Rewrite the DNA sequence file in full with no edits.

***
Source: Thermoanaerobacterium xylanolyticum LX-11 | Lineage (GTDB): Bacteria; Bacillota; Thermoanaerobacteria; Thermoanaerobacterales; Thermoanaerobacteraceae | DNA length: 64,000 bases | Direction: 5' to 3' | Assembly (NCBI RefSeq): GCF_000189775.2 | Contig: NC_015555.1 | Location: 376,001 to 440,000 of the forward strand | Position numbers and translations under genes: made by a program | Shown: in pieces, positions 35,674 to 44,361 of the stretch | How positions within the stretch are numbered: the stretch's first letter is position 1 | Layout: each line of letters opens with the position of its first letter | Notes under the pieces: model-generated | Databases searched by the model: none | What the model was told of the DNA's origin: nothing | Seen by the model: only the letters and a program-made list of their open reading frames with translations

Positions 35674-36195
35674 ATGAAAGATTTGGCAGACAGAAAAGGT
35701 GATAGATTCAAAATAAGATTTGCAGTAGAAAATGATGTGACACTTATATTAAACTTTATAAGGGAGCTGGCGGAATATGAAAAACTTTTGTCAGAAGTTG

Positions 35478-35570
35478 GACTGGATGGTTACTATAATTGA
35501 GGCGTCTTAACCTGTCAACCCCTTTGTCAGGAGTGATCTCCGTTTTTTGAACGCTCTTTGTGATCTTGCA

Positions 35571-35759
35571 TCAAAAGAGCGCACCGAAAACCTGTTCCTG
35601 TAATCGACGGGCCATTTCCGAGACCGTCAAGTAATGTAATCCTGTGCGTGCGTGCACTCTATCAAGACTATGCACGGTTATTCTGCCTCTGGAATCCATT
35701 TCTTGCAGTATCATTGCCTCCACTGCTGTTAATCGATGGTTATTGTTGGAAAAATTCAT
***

Source: Thermoanaerobacterium xylanolyticum LX-11 | Lineage (GTDB): Bacteria; Bacillota; Thermoanaerobacteria; Thermoanaerobacterales; Thermoanaerobacteraceae | DNA length: 64,000 bases | Direction: 5' to 3' | Assembly (NCBI RefSeq): GCF_000189775.2 | Contig: NC_015555.1 | Location: 376,001 to 440,000 of the forward strand | Position numbers and translations under genes: made by a program | Shown: in pieces, positions 35,674 to 44,361 of the stretch | How positions within the stretch are numbered: the stretch's first letter is position 1 | Layout: each line of letters opens with the position of its first letter | Notes under the pieces: model-generated | Databases searched by the model: none | What the model was told of the DNA's origin: nothing | Seen by the model: only the letters and a program-made list of their open reading frames with translations

Positions 35674-36195
35674 ATGAAAGATTTGGCAGACAGAAAAGGT
35701 GATAGATTCAAAATAAGATTTGCAGTAGAAAATGATGTGACACTTATATTAAACTTTATAAGGGAGCTGGCGGAATATGAAAAACTTTTGTCAGAAGTTG

Positions 35478-35570
35478 GACTGGATGGTTACTATAATTGA
35501 GGCGTCTTAACCTGTCAACCCCTTTGTCAGGAGTGATCTCCGTTTTTTGAACGCTCTTTGTGATCTTGCA

Positions 35571-35759
35571 TCAAAAGAGCGCACCGAAAACCTGTTCCTG
35601 TAATCGACGGGCCATTTCCGAGACCGTCAAGTAATGTAATCCTGTGCGTGCGTGCACTCTATCAAGACTATGCACGGTTATTCTGCCTCTGGAATCCATT
35701 TCTTGCAGTATCATTGCCTCCACTGCTGTTAATCGATGGTTATTGTTGGAAAAATTCAT